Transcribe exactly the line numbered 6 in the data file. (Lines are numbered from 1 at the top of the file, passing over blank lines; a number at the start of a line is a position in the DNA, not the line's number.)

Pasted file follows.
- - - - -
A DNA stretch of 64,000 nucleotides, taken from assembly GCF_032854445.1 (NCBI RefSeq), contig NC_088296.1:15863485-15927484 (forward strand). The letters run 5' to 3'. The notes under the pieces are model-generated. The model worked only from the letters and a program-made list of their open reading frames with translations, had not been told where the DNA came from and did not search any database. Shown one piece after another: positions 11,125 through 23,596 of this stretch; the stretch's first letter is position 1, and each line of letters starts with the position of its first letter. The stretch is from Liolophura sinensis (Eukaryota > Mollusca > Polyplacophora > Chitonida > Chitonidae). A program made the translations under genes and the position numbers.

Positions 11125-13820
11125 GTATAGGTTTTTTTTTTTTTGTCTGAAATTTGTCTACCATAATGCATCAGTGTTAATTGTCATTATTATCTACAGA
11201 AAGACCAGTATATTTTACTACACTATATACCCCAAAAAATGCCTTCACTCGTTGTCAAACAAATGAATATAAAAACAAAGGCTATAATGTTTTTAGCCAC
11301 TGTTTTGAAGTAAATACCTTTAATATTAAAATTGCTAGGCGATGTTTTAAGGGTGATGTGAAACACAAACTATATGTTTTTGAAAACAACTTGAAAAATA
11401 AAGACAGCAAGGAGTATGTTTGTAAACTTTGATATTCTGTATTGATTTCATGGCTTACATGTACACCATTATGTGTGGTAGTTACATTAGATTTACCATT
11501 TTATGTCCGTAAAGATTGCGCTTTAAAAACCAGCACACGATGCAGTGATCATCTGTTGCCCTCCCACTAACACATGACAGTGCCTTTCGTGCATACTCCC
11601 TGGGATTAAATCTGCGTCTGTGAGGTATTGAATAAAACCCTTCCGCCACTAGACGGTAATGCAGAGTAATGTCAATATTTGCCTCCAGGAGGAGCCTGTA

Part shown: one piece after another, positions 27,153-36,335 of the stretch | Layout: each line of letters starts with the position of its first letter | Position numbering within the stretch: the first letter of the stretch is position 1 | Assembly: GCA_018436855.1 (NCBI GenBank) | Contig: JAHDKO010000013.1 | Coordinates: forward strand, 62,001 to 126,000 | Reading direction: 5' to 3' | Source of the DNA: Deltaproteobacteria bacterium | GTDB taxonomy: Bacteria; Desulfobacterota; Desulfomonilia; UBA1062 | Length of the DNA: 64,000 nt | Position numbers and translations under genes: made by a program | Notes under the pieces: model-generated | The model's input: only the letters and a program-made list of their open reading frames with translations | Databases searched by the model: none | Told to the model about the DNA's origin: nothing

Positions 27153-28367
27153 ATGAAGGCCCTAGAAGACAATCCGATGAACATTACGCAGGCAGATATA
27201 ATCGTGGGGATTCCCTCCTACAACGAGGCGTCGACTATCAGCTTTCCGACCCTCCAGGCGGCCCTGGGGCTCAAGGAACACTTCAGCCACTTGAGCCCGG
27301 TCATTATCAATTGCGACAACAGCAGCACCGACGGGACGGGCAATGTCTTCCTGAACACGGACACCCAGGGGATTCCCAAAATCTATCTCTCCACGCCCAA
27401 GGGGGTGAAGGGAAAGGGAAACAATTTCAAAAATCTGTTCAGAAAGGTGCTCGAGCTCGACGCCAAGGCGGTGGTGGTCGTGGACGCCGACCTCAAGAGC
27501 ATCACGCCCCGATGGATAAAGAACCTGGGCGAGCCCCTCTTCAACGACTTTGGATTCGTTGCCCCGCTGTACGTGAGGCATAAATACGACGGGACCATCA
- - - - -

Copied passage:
11401 AAGACAGCAAGGAGTATGTTTGTAAACTTTGATATTCTGTATTGATTTCATGGCTTACATGTACACCATTATGTGTGGTAGTTACATTAGATTTACCATT